Two years after the formal liberation of Libya on Oct. 23, 2011, a country very different from that envisioned in the Draft Constitutional Charter – a document that declared all Libyans to be equal before the law to enjoy equal civil and political rights – is emerging. Early National Transitional Council decisions proved a harbinger of things to come. Despite women playing an active role in the revolution, women’s rights advocates were dismayed when the rebels appointed only one woman, Salwa Fawzi al-Deghali, to the NTC when it was formed in March 2011. She was joined in May by Hania al-Gumati; however, these two women remained the only females on the 40-person NTC until the revolution ended. Mustafa Abdel-Jalil, the NTC chairman, raised fresh concerns about the rights and roles of women in post-Gadhafi Libya when he suggested in October 2011 that a Gadhafi-era law restricting polygamy was contrary to Shariah law and should be abolished.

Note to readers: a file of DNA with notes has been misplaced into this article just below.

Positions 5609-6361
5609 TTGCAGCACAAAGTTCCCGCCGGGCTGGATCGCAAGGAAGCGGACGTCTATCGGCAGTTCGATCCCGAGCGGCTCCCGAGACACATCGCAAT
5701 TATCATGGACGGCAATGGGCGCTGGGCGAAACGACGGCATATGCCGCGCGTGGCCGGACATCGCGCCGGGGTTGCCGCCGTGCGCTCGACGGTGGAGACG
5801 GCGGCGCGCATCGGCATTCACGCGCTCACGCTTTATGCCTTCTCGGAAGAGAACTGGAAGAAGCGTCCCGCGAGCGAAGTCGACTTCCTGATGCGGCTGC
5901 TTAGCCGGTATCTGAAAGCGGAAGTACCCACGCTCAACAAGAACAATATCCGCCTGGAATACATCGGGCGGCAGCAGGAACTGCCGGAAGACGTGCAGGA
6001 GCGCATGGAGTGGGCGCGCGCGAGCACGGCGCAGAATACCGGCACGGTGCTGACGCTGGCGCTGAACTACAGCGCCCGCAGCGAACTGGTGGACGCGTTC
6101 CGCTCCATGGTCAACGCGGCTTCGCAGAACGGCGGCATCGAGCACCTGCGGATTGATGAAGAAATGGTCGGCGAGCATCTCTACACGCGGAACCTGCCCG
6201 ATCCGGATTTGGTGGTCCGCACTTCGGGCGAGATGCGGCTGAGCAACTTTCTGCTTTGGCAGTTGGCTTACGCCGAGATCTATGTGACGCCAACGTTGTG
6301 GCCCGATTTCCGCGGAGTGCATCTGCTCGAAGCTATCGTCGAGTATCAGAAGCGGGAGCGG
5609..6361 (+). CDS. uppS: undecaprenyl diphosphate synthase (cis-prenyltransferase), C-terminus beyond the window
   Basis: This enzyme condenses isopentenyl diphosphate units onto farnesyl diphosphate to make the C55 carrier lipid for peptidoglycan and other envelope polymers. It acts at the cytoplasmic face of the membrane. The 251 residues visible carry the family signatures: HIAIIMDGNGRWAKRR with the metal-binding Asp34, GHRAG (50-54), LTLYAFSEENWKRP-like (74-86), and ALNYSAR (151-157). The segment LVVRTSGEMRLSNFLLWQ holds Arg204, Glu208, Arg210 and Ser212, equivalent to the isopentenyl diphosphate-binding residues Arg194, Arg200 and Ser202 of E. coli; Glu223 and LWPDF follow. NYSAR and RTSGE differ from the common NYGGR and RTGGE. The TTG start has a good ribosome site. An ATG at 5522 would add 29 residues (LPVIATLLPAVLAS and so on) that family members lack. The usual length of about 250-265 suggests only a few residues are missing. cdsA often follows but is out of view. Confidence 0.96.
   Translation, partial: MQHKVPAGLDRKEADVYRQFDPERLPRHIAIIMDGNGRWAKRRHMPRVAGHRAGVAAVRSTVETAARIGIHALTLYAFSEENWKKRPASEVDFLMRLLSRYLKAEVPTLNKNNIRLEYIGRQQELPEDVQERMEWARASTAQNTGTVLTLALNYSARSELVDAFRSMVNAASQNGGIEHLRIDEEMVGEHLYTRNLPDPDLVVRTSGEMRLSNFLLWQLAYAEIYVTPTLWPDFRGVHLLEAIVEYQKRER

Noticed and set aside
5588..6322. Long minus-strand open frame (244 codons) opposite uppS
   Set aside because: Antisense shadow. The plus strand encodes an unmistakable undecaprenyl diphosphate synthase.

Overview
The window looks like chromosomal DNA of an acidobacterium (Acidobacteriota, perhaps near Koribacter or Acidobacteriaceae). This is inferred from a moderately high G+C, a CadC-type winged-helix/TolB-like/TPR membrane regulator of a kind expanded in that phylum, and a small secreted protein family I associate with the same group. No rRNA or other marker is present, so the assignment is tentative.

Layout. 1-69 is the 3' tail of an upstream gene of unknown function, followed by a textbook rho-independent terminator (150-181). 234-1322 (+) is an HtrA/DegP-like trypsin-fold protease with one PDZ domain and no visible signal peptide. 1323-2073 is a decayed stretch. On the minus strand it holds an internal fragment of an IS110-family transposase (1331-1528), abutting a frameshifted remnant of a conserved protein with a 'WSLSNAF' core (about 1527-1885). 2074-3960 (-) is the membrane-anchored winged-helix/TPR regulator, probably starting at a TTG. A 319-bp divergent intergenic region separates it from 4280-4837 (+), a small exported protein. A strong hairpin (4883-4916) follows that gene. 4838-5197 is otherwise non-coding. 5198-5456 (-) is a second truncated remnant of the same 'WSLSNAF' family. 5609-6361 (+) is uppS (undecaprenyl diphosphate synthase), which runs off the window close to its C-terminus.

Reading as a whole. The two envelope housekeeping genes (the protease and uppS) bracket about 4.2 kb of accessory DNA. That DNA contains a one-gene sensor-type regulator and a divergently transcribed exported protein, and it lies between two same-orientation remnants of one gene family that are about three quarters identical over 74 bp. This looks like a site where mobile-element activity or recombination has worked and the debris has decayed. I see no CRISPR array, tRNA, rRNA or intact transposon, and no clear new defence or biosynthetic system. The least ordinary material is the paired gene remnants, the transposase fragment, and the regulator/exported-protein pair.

The draft constitution aside, Libyans aren’t enjoying equal rights